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Flux Core Mig Process Questions

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  • Flux Core Mig Process Questions

    Hello,
    I recently purchased a Hobart Handler 190 unit.
    I have never used flux core wire for the MIG process.
    I have however stick welded many times, question: would one generally feel that FC Mig is an easier process (fir average oerson) to achieve decent welds with compared to Stick? Also, if one was to compair the process with stick, which electrode in Stick would the process be most similar to, 6010, 7018 etc ?
    Any suggestions for a beginner using Flux Core would be greatly appreciated, as well as the merits/disadvantages of the process in general. I believe this welder has a 3 grove feed roller accomidating .025, .030 and .035 size wire.
    Thanks!

  • #2
    I can't get to excited about Flux Core (FCAW) which is not actually consider MIG, After burning up demo roll of wire I went directly to MIG (Metal Inert Gas) or more proper GMAW (Gas Metal Arc Weld).... Fluxcore is a good general purpose concept that is good for many common types of steel... Shield Gas (GMAW) had about same proprieties as Fluxcore but has the feature of absolutely no flux that needs to be removed from weld and has a lot cleaner weld, which means you can go back over boo-boo with out having to chip flux off and it produces less splatter....

    Advantage of FCAW is some what better penetration and works well on less clean surfaces and works well in breezy conditions.. E71T-GS wire...

    Advantage of GMAW is very clean welds BUT requires cleaner preparation and not as good in breezy situations (where shield gas is blown away).... I use .030 ER70S6 for most of my general shop/backyard welds, but then I am amateur and do a lot of unknown or mild steels....

    You need to explore both concepts before getting to entrenched in just one type...

    And yes I use Flux Core when forced into it......

    Dale
    Last edited by Dale M.; 03-12-2018, 12:07 PM.
    Lives his life vicariously through his own self.

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    • #3
      I do a lot of flux-core welding, as much as I like MIG. I'm just so often wanting to get something welded quickly and back into service without bringing it into shop conditions and as clean as MIG would like.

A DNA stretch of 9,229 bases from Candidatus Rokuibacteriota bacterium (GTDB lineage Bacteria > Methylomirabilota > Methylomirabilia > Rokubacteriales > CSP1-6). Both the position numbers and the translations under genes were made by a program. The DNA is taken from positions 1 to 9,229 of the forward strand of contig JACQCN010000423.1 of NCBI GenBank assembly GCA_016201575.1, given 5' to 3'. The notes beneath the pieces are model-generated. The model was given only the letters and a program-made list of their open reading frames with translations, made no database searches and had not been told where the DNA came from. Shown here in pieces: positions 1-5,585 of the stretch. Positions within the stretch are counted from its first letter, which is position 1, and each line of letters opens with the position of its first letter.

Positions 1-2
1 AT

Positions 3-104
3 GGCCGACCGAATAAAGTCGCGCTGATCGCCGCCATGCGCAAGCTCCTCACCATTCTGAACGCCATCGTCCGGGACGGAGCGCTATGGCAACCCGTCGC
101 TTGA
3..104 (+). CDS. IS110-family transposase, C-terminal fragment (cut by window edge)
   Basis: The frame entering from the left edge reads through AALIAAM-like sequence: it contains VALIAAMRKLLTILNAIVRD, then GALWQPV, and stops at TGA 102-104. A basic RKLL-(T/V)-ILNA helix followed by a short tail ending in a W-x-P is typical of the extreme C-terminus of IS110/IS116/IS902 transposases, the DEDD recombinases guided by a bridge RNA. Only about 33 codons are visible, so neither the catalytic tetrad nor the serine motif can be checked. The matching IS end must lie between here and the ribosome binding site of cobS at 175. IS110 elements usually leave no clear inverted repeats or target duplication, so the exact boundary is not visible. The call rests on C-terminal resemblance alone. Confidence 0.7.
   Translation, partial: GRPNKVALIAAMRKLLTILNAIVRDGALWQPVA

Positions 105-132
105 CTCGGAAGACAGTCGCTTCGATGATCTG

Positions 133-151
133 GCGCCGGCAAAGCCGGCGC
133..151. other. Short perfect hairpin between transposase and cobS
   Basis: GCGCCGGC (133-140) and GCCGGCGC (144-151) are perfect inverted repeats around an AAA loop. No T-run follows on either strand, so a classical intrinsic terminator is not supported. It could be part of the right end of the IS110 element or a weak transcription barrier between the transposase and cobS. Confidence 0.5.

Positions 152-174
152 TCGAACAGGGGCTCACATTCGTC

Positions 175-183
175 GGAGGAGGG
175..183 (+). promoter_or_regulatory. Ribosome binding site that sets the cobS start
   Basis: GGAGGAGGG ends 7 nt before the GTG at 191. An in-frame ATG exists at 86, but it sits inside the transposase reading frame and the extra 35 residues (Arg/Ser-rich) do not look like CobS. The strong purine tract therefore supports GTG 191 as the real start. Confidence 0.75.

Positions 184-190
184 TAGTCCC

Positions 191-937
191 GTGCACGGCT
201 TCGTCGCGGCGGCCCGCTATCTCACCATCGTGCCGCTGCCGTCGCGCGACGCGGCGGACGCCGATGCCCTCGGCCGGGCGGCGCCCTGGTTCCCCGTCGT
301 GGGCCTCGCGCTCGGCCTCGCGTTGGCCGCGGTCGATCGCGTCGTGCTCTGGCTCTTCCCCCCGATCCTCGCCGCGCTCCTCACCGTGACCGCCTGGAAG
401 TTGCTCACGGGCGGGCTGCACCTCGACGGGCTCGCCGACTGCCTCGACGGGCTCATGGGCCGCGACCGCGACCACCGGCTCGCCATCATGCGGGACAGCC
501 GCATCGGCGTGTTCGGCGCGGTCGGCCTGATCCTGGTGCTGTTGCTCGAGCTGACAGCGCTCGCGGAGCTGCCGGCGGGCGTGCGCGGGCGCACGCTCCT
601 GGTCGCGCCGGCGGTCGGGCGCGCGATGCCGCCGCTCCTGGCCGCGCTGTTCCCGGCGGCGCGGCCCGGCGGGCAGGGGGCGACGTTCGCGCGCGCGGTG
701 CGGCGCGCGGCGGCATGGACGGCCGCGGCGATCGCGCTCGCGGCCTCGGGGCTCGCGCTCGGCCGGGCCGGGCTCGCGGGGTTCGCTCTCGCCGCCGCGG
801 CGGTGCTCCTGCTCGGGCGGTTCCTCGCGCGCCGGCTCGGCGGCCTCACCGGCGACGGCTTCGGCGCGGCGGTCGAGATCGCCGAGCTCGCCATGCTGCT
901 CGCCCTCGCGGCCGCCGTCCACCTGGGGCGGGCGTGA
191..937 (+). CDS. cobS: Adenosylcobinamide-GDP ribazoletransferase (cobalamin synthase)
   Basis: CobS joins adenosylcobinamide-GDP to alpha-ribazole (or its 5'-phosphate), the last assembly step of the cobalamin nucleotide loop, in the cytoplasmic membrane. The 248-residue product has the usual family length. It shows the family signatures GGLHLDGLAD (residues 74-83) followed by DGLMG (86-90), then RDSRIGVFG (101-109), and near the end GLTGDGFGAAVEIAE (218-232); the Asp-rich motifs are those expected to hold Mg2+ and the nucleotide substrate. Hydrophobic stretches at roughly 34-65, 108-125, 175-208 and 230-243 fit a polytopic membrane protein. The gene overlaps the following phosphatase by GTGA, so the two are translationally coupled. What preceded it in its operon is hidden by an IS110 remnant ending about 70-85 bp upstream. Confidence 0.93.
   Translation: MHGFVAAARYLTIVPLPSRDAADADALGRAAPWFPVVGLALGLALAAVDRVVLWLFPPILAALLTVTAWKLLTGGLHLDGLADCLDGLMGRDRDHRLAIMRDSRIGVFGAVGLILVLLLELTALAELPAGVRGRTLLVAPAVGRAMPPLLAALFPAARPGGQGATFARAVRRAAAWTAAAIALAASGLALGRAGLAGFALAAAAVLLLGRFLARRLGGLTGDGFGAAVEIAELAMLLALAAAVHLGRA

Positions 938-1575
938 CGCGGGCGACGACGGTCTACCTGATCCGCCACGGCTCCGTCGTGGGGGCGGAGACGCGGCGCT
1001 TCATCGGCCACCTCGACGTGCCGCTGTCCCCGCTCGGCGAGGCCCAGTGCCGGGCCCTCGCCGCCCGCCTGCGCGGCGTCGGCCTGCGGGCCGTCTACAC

In a production setting, in the shop, MIG can't be beat.

      Just grab some name-brand flux-cored wire and get at it. Within the spool, you'll know all you need.
      Last edited by MAC702; 03-21-2018, 03:17 PM. Reason: typo

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      • #4
        Thanks everyone, yes Dale you are correct that Flux Core is actually called FCAW, I have read of people using shielding gas with flux core wire too, why, not sure, and this isn’t what I was talking of anyway. Thanks for your input on FCAW (FLUX CORE ARC WELDING), however still wondering what stick electrode the FCAW would mimic the closest, and if most would find FCAW easier to lay nice looking beads with vs Stick? I guess I will just have to wait and figure this out myself. Just curious, that’s all.

        Thanks

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        • #5
          Originally posted by Repairtech4u View Post
          Thanks everyone, yes Dale you are correct that Flux Core is actually called FCAW, I have read of people using shielding gas with flux core wire too, why, not sure, and this isn’t what I was talking of anyway. Thanks for your input on FCAW (FLUX CORE ARC WELDING), however still wondering what stick electrode the FCAW would mimic the closest, and if most would find FCAW easier to lay nice looking beads with vs Stick? I guess I will just have to wait and figure this out myself. Just curious, that’s all.

          Thanks
          FCAW-S is a branch of welding processes, and therefore, does not "mimic" any particular electrode. Instead, like stick electrodes in SMAW, the arc character, penetration, etc. depends on the alloy and flux combination of the FCAW-S electrode wires you choose. Dale mentions one common electrode used in GMAW, but there are many. Same in FCAW-S and -G.

          Most would find it easier to use FCAW-S or -G because stick ( SMAW) requires the extra hand-eye coordination to control arc length and maintain a supply of filler metal, much of which is done by the welder in flux-core. Also, more manipulation of the rod is also required in SMAW.

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          • #6
            Sorry I missed this post earlier. The first thing a stick weldor will notice is what appears to be less penetration. I say "appears" to be less. The tensile strength of FCAW is the same as 7018. I mainly use it for welding anything in the field and galvanized. I do a lot of galv and it doesn't poop on you and spit molten steel all over you. Asin stick, " When there's slag...you drag"
            Arcin' and sparkin', Rocky D <><
            Experience is something you don't get until just after you need it.
            IF YOU CAN READ THIS, THANK A TEACHER...
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